Leaders are learners. The best leaders never stop working to make themselves better. As Kobe Bryant once said, "There is power in understanding the journey of others to help create your own." That's really why the Learning Leader Show exists. To come together to understand the journey successful leaders are on so that we can better understand our own.
Many podcast listeners/friends have asked me what books they should read to become a better leader. The totality of this list is in the hundreds… But for now, let’s start with seven. You’ll notice I’m more interested in reading about fascinating stories and the heroes in them than I am about “business” type books. There is so much to learn from real stories and the action taken (and the subsequent consequence of those actions) by the leaders in those stories. Note** This list will evolve over time…
Not many people are aware that President Roosevelt was the first to chart and navigate a totally unknown river in the Amazon… And he did that AFTER he was President.
Along the way, Roosevelt and his men faced an unbelievable series of hardships, losing their canoes and supplies to punishing whitewater rapids, and enduring starvation, Indian attack, disease, drowning, and a murder within their own ranks. Three men died, and Roosevelt was brought to the brink of suicide. The River of Doubt brings alive these extraordinary events in a powerful nonfiction narrative thriller that happens to feature one of the most famous Americans who ever lived.
The simplicity and beauty in which this story is told is inspiring and useful.
James Kerr goes deep into the heart of the world’s most successful sporting team, the legendary All Blacks of New Zealand, to reveal powerful and practical lessons for leadership and business.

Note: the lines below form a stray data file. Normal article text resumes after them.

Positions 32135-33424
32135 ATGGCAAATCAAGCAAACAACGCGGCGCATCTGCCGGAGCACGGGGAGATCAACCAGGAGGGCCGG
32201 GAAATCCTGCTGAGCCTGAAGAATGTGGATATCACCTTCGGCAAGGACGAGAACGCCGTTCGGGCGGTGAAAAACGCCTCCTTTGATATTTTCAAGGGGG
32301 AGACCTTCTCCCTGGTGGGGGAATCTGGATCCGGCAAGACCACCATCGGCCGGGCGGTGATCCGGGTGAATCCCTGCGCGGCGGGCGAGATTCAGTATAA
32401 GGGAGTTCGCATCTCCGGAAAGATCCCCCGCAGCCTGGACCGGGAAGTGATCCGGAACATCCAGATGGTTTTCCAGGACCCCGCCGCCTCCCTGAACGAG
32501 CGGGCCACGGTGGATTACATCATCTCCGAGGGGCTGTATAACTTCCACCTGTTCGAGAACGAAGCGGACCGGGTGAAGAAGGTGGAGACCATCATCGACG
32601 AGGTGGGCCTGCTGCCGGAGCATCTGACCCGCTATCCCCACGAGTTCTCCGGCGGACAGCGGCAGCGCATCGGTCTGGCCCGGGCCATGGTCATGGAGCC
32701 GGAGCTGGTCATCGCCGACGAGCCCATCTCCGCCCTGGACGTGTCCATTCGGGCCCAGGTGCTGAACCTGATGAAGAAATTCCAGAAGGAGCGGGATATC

Leaders “keep a blue head.” Wise leaders seek to understand how the brain reacts to stress and practise (this is how it’s spelled in the book) simple, almost meditative techniques to stay calm, clear and connected They use maps (an operating system), mantras, and anchors to navigate their way through highly pressurized situations.
The word automatic is from the Greek, Automatus, and means “self-thinking.” By training with intensity, we make our performance more automatic.
Leaders do extra. Leaders “sweep the stalls.”
Values: “Humility, honesty, integrity, respect. You know, I say all those words and for me and for the people I’m speaking to I’m saying, “Look, you shouldn’t really need to work on those because they should just be a given.”
Values “cannot be espoused and adopted by us at a conscious level – they are something that we are.”
An incredible story of curiosity, determination, and an immense desire to teach the world how to fly.
On a winter day in 1903, in the Outer Banks of North Carolina, two brothers—bicycle mechanics from Dayton, Ohio—changed history. But it would take the world some time to believe that the age of flight had begun, with the first powered machine carrying a pilot.
Orville and Wilbur Wright were men of exceptional courage and determination, and of far-ranging intellectual interests and ceaseless curiosity. When they worked together, no problem seemed to be insurmountable. Wilbur was unquestionably a genius. Orville had such mechanical ingenuity as few had ever seen. That they had no more than a public high school education and little money never stopped them in their mission to take to the air. Nothing did, not even the self-evident reality that every time they took off, they risked being killed.
This is a non-fiction book written like a beautiful novel. This is a book written by someone who “just did it.” And continues to do so…
Fresh out of business school, Phil Knight borrowed fifty dollars from his father and launched a company with one simple mission: import high-quality, low-cost running shoes from Japan. Selling the shoes from the trunk of his car in 1963, Knight grossed eight thousand dollars that first year. Today, Nike’s annual sales top $30 billion.